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Smoking and Oral Health

yellow teeth smoking


The mouth is where cigarette damage originates. It is literally the entrance point for every inhalation of smoke, beginning the cycle of ill effects that it eventually causes throughout the entire body. Most people realize that smoking causes yellow teeth, and many assume that this is simply from the staining effect that smoke can have. Like many of the other health problems associated with smoking, however, the depth and breadth of the oral health deterioration linked to cigarettes is much wider than a simple cosmetic issue.

 

Yellowing of the teeth is actually one of the least harmful dental problems that smokers face. The teeth begin to turn yellow because the smoke begins to stain them, much in the way that coffee can stain teeth, or how smoke can stain walls, clothing and furniture after exposure. At the onset, this is just a minor cosmetic issue, but it is usually just an indicator that overall dental health is declining.

 

Under The Surface

On the surface, the yellow stain associated with smoking seems relatively harmless, and only mildly affects the appearance as a whole. However, there are many other ways that smoking is doing severe, long-term damage to the mouth and teeth.

 

The chemicals in smoke that stain the teeth are also quickly working to wear away at the protective enamel on them. This enamel, which gives teeth their ‘gloss’ also works as a sort of armor against decay and infection. Potent fumes from a lit cigarette that contain harsh chemicals like ammonia weaken this enamel, leaving the teeth vulnerable. Sensitivity to hot or cold foods and beverages can manifest as an early warning sign that the teeth are losing this necessary protection. Sugars present as sweeteners in tobacco contribute to many of these problems.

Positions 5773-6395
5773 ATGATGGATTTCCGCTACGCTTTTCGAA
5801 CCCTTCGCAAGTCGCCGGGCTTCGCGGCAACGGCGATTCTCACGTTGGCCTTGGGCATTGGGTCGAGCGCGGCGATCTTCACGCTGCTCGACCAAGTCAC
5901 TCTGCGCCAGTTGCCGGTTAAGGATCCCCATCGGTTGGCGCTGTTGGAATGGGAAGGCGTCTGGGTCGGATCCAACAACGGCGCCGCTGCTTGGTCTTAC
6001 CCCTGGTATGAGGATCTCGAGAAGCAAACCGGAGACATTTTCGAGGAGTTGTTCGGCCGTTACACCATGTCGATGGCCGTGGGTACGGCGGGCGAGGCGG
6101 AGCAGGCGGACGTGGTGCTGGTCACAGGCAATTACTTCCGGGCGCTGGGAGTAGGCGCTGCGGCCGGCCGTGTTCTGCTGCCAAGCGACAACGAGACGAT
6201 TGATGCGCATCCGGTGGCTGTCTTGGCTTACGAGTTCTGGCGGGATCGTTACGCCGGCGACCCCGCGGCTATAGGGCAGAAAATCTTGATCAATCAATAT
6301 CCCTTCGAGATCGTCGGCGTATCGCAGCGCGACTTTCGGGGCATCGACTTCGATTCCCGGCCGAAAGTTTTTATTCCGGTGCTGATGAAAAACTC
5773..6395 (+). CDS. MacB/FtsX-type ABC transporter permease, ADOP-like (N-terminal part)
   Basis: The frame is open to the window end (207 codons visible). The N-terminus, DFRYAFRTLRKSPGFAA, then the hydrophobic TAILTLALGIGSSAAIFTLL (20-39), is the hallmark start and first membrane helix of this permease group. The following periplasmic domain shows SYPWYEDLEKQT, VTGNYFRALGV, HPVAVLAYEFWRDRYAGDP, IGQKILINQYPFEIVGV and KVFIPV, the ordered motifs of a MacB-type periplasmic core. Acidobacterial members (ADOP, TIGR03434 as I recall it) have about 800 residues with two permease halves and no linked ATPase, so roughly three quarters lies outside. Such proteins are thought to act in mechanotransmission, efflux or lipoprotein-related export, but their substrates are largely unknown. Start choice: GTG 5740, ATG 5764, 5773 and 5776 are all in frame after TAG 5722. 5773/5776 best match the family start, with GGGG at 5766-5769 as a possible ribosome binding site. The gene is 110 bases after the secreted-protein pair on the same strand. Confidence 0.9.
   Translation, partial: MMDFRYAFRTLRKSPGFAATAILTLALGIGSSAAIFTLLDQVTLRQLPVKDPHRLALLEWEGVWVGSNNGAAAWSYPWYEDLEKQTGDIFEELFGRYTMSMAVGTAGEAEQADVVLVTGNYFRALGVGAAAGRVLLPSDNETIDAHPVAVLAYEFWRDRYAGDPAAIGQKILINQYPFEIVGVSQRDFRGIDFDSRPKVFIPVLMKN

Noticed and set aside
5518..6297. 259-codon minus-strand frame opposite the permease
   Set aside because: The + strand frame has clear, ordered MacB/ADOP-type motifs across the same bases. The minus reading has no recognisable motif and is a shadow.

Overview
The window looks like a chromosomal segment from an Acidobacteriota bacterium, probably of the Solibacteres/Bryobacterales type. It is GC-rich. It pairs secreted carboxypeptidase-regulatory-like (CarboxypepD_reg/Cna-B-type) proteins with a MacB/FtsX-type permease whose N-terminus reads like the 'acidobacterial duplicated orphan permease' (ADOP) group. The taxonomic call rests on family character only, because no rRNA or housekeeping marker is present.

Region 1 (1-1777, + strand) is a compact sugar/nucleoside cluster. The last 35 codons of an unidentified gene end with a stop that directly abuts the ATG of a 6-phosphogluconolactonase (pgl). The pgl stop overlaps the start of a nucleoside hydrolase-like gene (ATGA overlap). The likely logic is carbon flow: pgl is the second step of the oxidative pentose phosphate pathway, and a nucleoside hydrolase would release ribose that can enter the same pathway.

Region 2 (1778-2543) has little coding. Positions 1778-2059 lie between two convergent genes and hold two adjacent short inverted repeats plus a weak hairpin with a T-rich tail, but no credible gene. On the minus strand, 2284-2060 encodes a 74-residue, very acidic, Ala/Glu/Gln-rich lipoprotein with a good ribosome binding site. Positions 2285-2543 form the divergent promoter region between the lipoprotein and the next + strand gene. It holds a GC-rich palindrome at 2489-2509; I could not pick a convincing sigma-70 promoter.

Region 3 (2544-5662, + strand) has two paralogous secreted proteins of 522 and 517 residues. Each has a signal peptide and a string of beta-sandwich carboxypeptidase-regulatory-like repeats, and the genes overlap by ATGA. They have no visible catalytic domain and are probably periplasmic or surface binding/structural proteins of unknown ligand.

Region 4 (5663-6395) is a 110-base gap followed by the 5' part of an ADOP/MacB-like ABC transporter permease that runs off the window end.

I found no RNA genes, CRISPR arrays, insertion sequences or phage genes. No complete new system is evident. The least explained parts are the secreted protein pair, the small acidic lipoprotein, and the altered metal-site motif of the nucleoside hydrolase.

Gum disease also sets in rapidly. As the smoke moves past the gums, it also steeps them in chemicals, irritating and damaging them. Blood flow is reduced throughout the entire body when smoking, and this includes blood flow to the mouth and gums. All of this results in the gums becoming damaged. Gum recession can begin, causing an avalanche of periodontal disease.

 

When the gums recede, more of the teeth are then bared and lose the protection of the gum. Going back up to the damage that smoke has on teeth, it means that there is even more surface area of the tooth that can be eroded. Teeth may even begin to become loose from the gums, exposing roots to infection. When the gums do not fit snug against the teeth, it also allows food and bacteria to lodge in the open spaces, causing tooth decay in vulnerable areas.

 

This bacterial growth leads to a wide array of problems, including:

  • Plaque Growth
  • Bad Breath
  • Mouth Sores
  • Infections
  • Cavities
  • Tooth Decay

Just the buildup of plaque daisy-chains into more complex issues. Resulting plaque can then turn into tartar, which cannot be removed by simple brushing and daily oral health care. Throughout the entire cycle of bacteria/plaque/tartar, the mouth is more sensitive to irritation, causing more and more risk of infection and decay. It also ruins the appearance of the teeth far beyond simple staining.

Even more serious, bone loss within the actual jaw can occur, alongside a heightened risk of oral cancer.

 

Keeping Up Appearances

The serious health risks that many smokers know about are only a part of a bigger picture. Smoking can easily and rapidly take away something many people take for granted - a smile. Yellowing teeth due to cigarettes, gum disease, cavities and bad breath are as unattractive as they are unhealthy. Quitting or reducing smoking as quickly as possible can help avoid these problems, and can ensure that a full, healthy, lifetime of beautiful smiles is ahead.

SOURCES


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